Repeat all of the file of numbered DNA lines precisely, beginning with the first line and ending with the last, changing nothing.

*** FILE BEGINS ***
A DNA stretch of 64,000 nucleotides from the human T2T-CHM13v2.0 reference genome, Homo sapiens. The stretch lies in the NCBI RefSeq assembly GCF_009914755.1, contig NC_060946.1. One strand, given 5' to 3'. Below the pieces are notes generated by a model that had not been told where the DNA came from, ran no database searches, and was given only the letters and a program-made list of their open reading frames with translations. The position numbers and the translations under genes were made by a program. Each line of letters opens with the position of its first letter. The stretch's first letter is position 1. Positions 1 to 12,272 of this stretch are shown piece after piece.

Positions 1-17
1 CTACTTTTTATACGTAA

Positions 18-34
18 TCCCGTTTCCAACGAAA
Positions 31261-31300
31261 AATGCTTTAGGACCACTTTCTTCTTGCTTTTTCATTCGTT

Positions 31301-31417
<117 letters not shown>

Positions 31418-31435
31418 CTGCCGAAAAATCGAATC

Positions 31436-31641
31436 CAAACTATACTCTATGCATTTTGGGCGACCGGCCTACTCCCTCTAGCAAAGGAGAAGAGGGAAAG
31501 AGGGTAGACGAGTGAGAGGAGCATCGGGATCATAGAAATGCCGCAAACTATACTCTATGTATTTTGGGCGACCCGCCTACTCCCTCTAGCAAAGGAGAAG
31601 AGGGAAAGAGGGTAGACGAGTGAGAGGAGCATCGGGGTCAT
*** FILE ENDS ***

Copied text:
A DNA stretch of 64,000 nucleotides from the human T2T-CHM13v2.0 reference genome, Homo sapiens. The stretch lies in the NCBI RefSeq assembly GCF_009914755.1, contig NC_060946.1. One strand, given 5' to 3'. Below the pieces are notes generated by a model that had not been told where the DNA came from, ran no database searches, and was given only the letters and a program-made list of their open reading frames with translations. The position numbers and the translations under genes were made by a program. Each line of letters opens with the position of its first letter. The stretch's first letter is position 1. Positions 1 to 12,272 of this stretch are shown piece after piece.

Positions 1-17
1 CTACTTTTTATACGTAA

Positions 18-34
18 TCCCGTTTCCAACGAAA
Positions 31261-31300
31261 AATGCTTTAGGACCACTTTCTTCTTGCTTTTTCATTCGTT

Positions 31301-31417
<117 letters not shown>

Positions 31418-31435
31418 CTGCCGAAAAATCGAATC

Positions 31436-31641
31436 CAAACTATACTCTATGCATTTTGGGCGACCGGCCTACTCCCTCTAGCAAAGGAGAAGAGGGAAAG
31501 AGGGTAGACGAGTGAGAGGAGCATCGGGATCATAGAAATGCCGCAAACTATACTCTATGTATTTTGGGCGACCCGCCTACTCCCTCTAGCAAAGGAGAAG
31601 AGGGAAAGAGGGTAGACGAGTGAGAGGAGCATCGGGGTCAT